This will hopefully be the first of a two-part discussion on disability, the next to follow in several months, and to focus on mental ill-health/”psychological disability”, race, and class. This is meant to be a broad overview of themes, ideas, and movements, through comments on Ravi Malhotra’s article, “The Politics of the Disability Rights Movement.”
The Two Dominant of Models of Understanding Disability
The 2 dominant models for thinking about disability in the US and Western European contexts are the “medical model” promoted by a capitalist medical system that sees disability as physical limitations that need to be cured, either through eugenics (the idea of eradication of people with disabilities, also used to argue for the elimination of people of color), treatment, assistive devices (such as wheelchairs, brail, or sign language) without a broader analysis of the physical and social barriers that make these devices necessary. The medical model has also had clear racist components, by pathologizing people of color as “crazy”, and therefore mentally ill and in need of hospitalization or aggressive and often violent medical treatment. The medical model fundamentally treats people with disability as if they are a second-class, homogenous group of people, while individualizing disability and preventing collective struggle against both ablism and unequal health and safety. The “social model” was developed primarily by disabled peoples movements and serves as a counter to the medical model, and makes a distinction between impairments, or physical or emotional situations, and disability, which are the social conditions created by an ablest society that manifest as barriers for people with impairments. In what follows, I argue that what’s missing from both these models is a way of simultaneously valuing the capabilities of folks who are disabled by a capitalist, patriarchal, and ablest system and value the caring work necessary for people whose state of health, mobility, or emotional difference and distress mean that they are not going to participate in work in any sense; this necessitates the recognition and encouragement by revolutionary movements of the simultaneous autonomy and interdependence of folks engaged in caring work and folks being cared for.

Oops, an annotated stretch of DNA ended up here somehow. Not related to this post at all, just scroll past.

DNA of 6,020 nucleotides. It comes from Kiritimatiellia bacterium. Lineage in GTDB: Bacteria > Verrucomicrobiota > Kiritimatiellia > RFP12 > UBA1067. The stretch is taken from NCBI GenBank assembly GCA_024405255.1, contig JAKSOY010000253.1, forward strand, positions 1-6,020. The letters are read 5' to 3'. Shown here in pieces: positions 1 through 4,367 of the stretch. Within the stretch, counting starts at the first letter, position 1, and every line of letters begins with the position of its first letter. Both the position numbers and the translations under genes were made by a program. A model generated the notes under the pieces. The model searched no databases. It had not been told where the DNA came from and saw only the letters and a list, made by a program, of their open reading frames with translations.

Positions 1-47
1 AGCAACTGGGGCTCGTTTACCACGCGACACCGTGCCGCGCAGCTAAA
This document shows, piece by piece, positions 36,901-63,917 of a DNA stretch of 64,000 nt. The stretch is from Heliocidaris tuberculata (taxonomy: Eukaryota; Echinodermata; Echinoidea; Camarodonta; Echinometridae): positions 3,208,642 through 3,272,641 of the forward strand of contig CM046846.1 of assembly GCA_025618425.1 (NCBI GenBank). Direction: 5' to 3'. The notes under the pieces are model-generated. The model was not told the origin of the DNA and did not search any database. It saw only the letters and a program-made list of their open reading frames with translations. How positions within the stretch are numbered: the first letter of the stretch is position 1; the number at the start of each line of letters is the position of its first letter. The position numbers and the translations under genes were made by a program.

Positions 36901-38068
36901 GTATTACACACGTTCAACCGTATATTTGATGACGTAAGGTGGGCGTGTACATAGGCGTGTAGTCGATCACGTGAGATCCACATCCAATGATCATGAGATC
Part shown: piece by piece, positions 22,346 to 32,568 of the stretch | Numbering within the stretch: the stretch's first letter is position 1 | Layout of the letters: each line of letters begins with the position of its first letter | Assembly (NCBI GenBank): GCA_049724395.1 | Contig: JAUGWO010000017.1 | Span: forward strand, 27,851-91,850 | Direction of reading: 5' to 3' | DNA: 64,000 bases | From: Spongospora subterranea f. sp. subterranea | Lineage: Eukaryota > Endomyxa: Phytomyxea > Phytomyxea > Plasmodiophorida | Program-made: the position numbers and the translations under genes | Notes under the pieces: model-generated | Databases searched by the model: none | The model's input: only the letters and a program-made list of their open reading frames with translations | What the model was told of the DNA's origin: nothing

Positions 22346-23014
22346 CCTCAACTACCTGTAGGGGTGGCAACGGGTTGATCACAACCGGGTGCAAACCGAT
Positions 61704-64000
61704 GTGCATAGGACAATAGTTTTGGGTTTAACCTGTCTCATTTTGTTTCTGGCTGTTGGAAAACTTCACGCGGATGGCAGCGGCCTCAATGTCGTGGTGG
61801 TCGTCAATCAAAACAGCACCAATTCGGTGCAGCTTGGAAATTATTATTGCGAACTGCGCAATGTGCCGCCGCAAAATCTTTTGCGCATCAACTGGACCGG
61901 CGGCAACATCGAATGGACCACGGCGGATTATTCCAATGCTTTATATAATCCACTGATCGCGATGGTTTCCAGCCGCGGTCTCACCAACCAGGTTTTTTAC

“The Politics of the Disability Rights Movement”
Using Ravi Malhotra’s 2001 article (link above) in New Politics I hope to make an intervention calling for a critical rethinking of disability, and struggles of disabled folks. This article makes a couple of key interventions
+A critique of the Americans with Disabilities Act and other “disability rights” legislation for being individualized legislation that was based on the idea of disabled people as consumers. The ADA serves a similar role to that of labor contracts typically negotiated by trade unions: making the world a safe place for disabled people to consume and work. The ADA relies on individual disabled folks or class action groups to sue companies or businesses that break the ADA, but does not call for a restructuring of society to make it lest ablest.